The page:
The drive from Paoli, Pennsylvania, to Hudson, Ohio, is mostly along the Pennsylvania Turnpike and it is not particularly enjoyable. For most of the distance, the Pennsylvania Turnpike is only two lanes wide, and it carries a lot of truck traffic and a lot of automobile traffic. If you’re driving alone, you don’t have much time to look at the scenery because you’re concentrating on the winding roads and the traffic.
This is too bad, because the scenery is worth looking at. The Turnpike winds up and down and back and forth to get across the Allegheny Mountains, and there are four tunnels, the last of which is almost a mile long — it’s a major engineering feat. This is one of several routes through the Alleghenies that date back to the nineteenth century when various interests were competing to connect eastern Pennsylvania with the west. After the American Revolution ended, Americans started pushing west through Pennsylvania, but “in these early years, terrible roads were the norm; they were rudimentary, often badly built, poorly graded, and seldom maintained.” (Robert Kapsch, Over the Alleghenies: Early Canals and Railroads of Pennsylvania [Morgantown, W.V.: West Virginia Univ. Press, 2013], p. 13).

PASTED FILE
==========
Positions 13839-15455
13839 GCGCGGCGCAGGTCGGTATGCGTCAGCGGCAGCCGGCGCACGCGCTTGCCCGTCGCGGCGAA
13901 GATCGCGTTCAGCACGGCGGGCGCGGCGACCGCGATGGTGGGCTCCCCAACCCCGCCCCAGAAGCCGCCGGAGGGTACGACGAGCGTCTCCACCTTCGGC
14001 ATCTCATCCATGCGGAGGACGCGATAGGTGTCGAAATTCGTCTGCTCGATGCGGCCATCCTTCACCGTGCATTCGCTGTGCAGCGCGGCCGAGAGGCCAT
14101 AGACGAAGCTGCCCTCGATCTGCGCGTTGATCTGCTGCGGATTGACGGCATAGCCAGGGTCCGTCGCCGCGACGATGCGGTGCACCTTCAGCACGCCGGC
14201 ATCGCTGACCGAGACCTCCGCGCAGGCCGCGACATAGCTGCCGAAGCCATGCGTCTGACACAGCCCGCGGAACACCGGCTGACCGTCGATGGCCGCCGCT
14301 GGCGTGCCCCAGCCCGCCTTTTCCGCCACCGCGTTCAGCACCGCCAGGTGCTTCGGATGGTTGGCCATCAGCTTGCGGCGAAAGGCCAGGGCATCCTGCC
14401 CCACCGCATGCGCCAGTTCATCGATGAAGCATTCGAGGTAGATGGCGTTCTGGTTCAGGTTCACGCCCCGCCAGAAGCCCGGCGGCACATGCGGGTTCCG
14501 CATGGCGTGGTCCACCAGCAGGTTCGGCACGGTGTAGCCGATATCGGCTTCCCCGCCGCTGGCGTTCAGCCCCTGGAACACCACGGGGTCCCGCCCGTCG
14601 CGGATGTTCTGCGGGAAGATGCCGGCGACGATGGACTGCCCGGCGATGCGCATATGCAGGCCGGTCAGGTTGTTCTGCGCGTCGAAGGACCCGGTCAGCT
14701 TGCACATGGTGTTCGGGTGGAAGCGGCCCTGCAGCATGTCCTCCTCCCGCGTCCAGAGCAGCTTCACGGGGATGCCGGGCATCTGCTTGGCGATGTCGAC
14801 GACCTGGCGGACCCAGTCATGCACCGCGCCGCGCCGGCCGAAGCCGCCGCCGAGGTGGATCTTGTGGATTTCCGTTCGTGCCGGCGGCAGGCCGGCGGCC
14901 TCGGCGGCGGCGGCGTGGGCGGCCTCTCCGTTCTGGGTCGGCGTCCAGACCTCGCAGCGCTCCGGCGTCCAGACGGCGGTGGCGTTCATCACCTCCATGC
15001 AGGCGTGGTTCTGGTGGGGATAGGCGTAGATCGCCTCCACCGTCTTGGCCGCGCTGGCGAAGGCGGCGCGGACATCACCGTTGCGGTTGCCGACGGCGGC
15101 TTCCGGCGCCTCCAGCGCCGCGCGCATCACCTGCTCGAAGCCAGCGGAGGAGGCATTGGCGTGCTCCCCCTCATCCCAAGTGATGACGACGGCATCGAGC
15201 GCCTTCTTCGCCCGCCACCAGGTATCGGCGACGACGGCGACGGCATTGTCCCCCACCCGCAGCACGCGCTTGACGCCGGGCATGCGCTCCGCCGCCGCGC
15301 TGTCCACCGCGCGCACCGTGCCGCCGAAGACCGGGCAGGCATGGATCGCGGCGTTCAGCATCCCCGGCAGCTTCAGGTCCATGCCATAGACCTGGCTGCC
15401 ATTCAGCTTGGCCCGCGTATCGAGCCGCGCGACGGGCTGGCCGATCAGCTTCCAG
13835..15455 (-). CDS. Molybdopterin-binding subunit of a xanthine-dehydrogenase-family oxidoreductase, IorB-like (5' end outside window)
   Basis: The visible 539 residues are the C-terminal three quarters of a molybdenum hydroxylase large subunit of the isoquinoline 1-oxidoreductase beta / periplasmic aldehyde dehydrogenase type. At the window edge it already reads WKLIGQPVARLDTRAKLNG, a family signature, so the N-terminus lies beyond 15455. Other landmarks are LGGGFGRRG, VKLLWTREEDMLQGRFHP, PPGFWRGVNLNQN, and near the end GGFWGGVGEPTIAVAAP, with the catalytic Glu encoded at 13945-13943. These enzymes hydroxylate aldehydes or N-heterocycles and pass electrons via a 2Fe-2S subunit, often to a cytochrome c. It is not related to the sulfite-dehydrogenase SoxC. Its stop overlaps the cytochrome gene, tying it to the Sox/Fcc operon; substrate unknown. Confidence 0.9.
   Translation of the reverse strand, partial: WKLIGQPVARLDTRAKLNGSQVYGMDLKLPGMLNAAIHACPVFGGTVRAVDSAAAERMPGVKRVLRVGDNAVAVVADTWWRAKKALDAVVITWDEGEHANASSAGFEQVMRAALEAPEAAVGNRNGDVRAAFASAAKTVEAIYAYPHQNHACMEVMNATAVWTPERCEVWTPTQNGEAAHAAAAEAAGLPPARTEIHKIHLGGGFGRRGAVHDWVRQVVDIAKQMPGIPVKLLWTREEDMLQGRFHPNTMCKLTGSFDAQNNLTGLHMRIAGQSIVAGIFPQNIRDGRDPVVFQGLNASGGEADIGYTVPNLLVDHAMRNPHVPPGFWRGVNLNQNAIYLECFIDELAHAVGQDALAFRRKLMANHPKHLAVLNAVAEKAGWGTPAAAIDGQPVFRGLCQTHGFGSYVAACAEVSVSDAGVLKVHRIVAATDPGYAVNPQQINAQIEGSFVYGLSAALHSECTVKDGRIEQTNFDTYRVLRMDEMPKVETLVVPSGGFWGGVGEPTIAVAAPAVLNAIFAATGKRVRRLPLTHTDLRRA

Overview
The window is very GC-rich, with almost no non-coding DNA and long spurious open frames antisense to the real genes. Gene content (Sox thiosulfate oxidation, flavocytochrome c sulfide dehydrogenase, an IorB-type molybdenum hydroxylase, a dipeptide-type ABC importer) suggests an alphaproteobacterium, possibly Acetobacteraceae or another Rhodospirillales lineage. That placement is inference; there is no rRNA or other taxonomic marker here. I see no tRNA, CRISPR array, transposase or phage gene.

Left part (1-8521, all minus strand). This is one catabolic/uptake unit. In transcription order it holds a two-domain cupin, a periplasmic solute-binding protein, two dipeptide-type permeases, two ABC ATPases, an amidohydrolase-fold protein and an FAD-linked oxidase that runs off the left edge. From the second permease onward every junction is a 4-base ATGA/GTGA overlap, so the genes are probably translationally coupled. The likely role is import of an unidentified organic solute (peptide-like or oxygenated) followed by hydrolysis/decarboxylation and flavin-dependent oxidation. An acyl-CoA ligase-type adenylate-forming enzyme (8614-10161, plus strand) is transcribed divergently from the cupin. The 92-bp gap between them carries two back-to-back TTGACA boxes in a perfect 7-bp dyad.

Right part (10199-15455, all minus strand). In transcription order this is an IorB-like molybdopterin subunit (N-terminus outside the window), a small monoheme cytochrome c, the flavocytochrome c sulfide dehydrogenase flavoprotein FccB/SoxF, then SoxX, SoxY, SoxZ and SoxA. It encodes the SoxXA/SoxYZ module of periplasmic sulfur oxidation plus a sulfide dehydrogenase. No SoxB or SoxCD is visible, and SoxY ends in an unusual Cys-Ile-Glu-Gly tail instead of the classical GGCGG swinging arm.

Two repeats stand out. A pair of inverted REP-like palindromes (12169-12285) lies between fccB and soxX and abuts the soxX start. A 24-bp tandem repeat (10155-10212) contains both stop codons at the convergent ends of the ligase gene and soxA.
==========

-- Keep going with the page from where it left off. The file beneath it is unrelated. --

By 1824, the Commonwealth of Pennsylvania was making plans for building a canal from Philadelphia to Pittsburg, in order to make travel across the mountains easier. One early plan called for a canal “40 feet wide at the top, 24 feet wide at the bottom, and four feet deep” to get through and across the mountains; “to accomplish the most difficult portion, a canal over the Alleghenies, … the commissioners proposed a tunnel [over] 4 miles long” (Kapsch, pp. 52-52). As amazing as it sounds, canals were built through this rugged terrain; these canals mostly followed rivers, but there were sections of canals to be dug, locks to be built on the rivers, aqueducts and tunnels that had to be constructed — and most of the work had to be done by hand, in those early days.
Hearing about the early canals and railroads makes the construction of the Pennsylvania Turnpike seem less impressive. Imagine getting a canal boat through the mountains — after thinking about that, the winding grades that require semi-trailers to grind upwards in low gear with flashers on are not at all impressive.
Aside from the scenery — which I did not have time to look at — aside from the scenery, the Pennsylvania Turnpike is not a pleasant highway to drive: enough traffic to be annoying, too many poor drivers, service areas that range from cheerless to grim. But it was worth the drive because I got to visit with cousins and an uncle in Pennsylvania, and tomorrow I will visit with cousins and an uncle in Ohio. Sometimes the point of the journey is not the journey, but the destination.
Posted several days late, due to lack of good Internet access.